I do not know if this letter will reach you, but if it does, I hope it finds you well. General Lee has sent word to President Johnson requesting the evacuation of Washington, and I fear that Baltimore will be next. Remember that I have an uncle outside of Boston and he should be happy to take you in, should the worst come to pass. Just tell him that we are engaged to be married and I am sure he will provide for you.
On this week’s Drabblecast, Norm and author Matthew Sanborn Smith bring you a dose of perspective during these crazy times where weirdness seems to be the norm. Remember those invisible things around us that support and hold us no matter what our struggles our, and remember to cherish each moment of every day.
I wonder what will happen when I’m not up for it, when the weight finally overcomes my rigidity and I snap. Will I be a bloody mess when I turn back? Will I be too afraid to turn back and just take my chances with the landfill?
Damita managed The Fracture’s visitor centre and gift shop, while Jem took the guided tours. There was also a cafe, which always had fresh coffee and an inventive selection of hot sandwiches, although Damita had never met anyone who worked in the kitchens.
‘They’re all very industrious, just highly introverted,’ Jem said.
‘You should go and get one of today’s specials — Cajun pheasant and fried pickles on a toasted sesame seed bagel. Marvellous…’
This week’s Drabblecast explores unrequited love and how relationships, like anything in life, are susceptible to change. We bring you a full cast production of David D. Levine’s space opera story “Love in the Balance,” read to you by Mike Boris, Lauren Synger, Veronica Giguere, Adam Pracht, David Levine and Norm Sherman.
Theo opened his eyes and stared out the window. Beyond the glass loomed the fog of endless night, and bulbous shapes drifting. Here and there a spotlight picked out the sigil of one or another House on a pennant or tail fin. The red bat of the Unknown Regalia… the silver spoon-and-circle of Theo’s own Guided Musings… and there, the gilded fish of the Pulp Revenants. Angrily, Theo twisted the brass and crystal handle beneath the worn sill, and wooden slats snapped shut over the view.
How dare Kyrie summon the zombies again— on this day of all days, and upon the Musings of all Houses? How dare she?
Be sure to keep a night light on, this one will chill you to the core!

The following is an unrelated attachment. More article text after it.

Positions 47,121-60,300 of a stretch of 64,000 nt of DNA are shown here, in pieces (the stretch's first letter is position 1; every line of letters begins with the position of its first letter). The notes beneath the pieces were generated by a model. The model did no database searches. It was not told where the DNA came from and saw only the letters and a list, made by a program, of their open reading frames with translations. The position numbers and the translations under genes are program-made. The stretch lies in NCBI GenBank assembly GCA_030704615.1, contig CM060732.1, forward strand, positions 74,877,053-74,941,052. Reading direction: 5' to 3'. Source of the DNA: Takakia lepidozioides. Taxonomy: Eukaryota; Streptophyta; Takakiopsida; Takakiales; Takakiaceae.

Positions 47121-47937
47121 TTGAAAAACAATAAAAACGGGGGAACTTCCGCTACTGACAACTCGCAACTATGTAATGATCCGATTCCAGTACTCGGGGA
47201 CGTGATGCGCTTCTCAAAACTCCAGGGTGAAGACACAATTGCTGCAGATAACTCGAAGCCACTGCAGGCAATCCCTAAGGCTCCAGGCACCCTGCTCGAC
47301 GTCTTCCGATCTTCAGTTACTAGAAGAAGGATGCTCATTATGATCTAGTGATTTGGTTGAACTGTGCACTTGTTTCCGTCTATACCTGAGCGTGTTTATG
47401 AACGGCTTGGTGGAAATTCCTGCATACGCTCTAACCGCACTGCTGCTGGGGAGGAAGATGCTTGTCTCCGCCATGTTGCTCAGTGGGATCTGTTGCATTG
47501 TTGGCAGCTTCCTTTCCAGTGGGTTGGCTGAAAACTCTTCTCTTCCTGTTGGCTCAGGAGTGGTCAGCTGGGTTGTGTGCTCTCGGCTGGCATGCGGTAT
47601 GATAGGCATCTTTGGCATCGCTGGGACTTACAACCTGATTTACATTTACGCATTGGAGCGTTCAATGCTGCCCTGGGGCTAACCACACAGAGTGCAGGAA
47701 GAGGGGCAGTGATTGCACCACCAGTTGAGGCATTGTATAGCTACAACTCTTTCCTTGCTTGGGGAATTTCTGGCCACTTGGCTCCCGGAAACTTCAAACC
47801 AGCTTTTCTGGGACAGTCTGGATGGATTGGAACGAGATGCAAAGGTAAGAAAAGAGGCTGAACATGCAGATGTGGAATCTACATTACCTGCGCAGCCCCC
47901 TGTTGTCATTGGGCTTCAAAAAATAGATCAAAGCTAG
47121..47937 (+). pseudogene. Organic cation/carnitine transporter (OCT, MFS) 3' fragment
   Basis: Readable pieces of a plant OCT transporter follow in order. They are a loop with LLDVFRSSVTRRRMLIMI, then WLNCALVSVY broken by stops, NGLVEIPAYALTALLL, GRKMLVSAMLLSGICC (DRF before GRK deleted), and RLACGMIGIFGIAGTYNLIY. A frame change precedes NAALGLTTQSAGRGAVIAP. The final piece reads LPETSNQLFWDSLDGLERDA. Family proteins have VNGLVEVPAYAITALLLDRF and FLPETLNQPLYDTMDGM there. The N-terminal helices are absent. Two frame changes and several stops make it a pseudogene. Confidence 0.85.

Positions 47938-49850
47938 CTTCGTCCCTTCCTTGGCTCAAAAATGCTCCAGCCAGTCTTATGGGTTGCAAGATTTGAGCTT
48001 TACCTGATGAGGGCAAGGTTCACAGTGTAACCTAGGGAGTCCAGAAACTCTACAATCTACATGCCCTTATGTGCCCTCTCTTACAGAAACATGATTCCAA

“My foot did not discover the prize, nor was I the first of the object’s erstwhile owners.
According to every account, it was a young girl who innocently tripped over the mostly buried artifact while skipping across a whisper field. Since this was near the edge of the habitable world, onlookers assumed that the object was an artifact lost by one of the Great Cranes, and perceiving rarity, it was the girl’s uncle who excavated the prize…”
A tale of coming of age, a tale of survival; a fight to discover who is of the soil and who is of the air…
Teo and Paulus stood at the shore of the pampas, where the grass grew twice as tall as a man. They were naked, and the pampero raised goosebumps on their skin. The stalks bent against the wind’s force, green and gold ripples drawing the eye to the distant horizon. It was a good wind, people had been telling Teo all morning. Lucky.
This week we bring you “The Evolution of Trickster Stories Among the Dogs of North Park After the Change” by Kij Johnson.
This story depicts a world in the aftermath of “The Change,” a mysterious event whereby all domesticated mammals spontaneously gain near-human intelligence and the ability to speak. It was shortlisted for the 2007 Nebula Award for Best Novelette and the 2008 World Fantasy Award—Short Fiction.
Our soundtrack is produced with a soundtrack of arrangements of various songs by The Pixies.
North Park is a backwater tucked into a loop of the Kaw River: pale dirt and baked grass, aging playground equipment, silver-leafed cottonwoods, underbrush, mosquitoes and gnats that blacken the air at dusk. To the south is a busy street. Engine noise and the hissing of tires on pavement mean the park is no retreat. By late afternoon the air smells of hot tar and summertime river bottoms. There are two entrances to North Park: the formal one, of silvered railroad ties framing an arch of sorts, and an accidental little gap in the fence back where Second Street dead-ends into the park’s west side, just by the river.
Enjoy the show! (Full story printed after the jump)
In this Drabbleclassics episode, fan and audio producer Fred Greenhalgh presents two classic Drabblecast stories by acclaimed author Mur Lafferty exploring the dichotomy of pie and cake.
In “The Blueberry Pie” successfully slaying the titular food item stands as the first rite of passage for a child wishing to officially join the tribe of the pie hunters.
In “The Last of the Pie Hunters,” a peaceful gardener gives care and compassion to a battered warrior in the war between the pie hunters and the eaters of cake…
She’d been hunting full-grown pies for four years now. The little hand-held fruit pies were for kids– the preservatives made them slow and stupid– but pies in the wild, they were the true treasure, they had formed the culture of her people…
Mur has been nominated for the Hugo, Nebula, and Philip K. Dick Awards and most recently published the novelization for “Solo: A Star Wars Story.” She also hosts several podcasts including “I Should Be Writing,” and “Ditch Diggers” which just won the Hugo Award for Best Fancast.